While I was researching The Trial of Lee Harvey Oswald last week, I came across another film directed by Larry Buchanan. Beyond the Doors (also known as Down On Us) sounded like one of those truly odd films that I simply had to see for myself. Fortunately, it turned out that this rare and hard-to-find movie was available (in 13 parts!) on YouTube.
First released in either 1983 or 1984 (sources vary), Beyond the Doors tells the story of a FBI agent who, as the film begins, is out hunting with two friends who proceed to gun him down. Staring down at the agent’s dead body, one of the assassins sneers, “Rock and Roll is dead. Long live Rock and Roll.” The agent’s son then goes through his father’s files and discovers that, during the late 1960s and early 70s, his father was responsible for murdering “the three pied pipers of rock and roll” — Jimi Hendrix, Janis Joplin, and Jim Morrison. The film then enters into flashback mode and we discover both why the U.S. government was determined to kill Hendrix, Joplin, and Morrison and how exactly they attempted to do it.
What can I say about Beyond the Doors? If The Trial of Lee Harvey Oswald seemed oddly respectable for a Larry Buchanan film, Beyond the Doors reminds us of why Larry Buchanan remains a cult figure for bad film lovers. Everything that Buchanan is known for is present in this film: unknown actors playing real-life characters, melodramatic dialogue, one set continually redecorated to look like a dozen different rooms, and plenty of conspiracy theories. As is typical of a Larry Buchanan film, it was shot with a lot of ambition but next to no money or actual talent. Hendrix, Morrison, and Joplin are played by lookalikes who give performances that don’t so much resemble their real-life counterparts as much as they seem to literally be Wikipedia entries brought to life. Hendrix worries that he’s sold out to the man, Joplin questions what fame’s all about, and Morrison makes pretentious observations. Buchanan couldn’t actually afford the rights to any songs from Joplin, Hendrix, or the Doors so instead, the soundtrack is full of music that’s designed to sound as if it could have been written by one of the “three pied pipers of rock and roll” even though it wasn’t. (And yes, the end result is just as silly as it sounds.) In short, Beyond the Doors is one of those films (much like Tommy Wiseau’s The Room) that is so amazingly bad and misguided that it becomes perversely fascinating.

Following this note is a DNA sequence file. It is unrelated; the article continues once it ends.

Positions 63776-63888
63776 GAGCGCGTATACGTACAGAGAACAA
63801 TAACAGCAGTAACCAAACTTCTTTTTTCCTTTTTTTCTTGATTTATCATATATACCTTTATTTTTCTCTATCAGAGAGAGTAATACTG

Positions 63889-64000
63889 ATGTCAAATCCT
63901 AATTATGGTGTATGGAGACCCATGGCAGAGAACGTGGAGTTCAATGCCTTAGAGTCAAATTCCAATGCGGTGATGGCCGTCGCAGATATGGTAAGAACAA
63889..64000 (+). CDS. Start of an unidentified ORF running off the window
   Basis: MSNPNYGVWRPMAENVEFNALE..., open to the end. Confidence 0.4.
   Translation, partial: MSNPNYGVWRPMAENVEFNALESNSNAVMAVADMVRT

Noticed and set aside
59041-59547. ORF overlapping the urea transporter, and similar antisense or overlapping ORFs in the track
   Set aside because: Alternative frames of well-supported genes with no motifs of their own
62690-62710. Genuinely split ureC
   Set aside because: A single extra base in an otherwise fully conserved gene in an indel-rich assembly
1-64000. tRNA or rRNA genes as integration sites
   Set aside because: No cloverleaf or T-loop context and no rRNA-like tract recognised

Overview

In short, it’s a film that, like me, you simply have to see for yourself.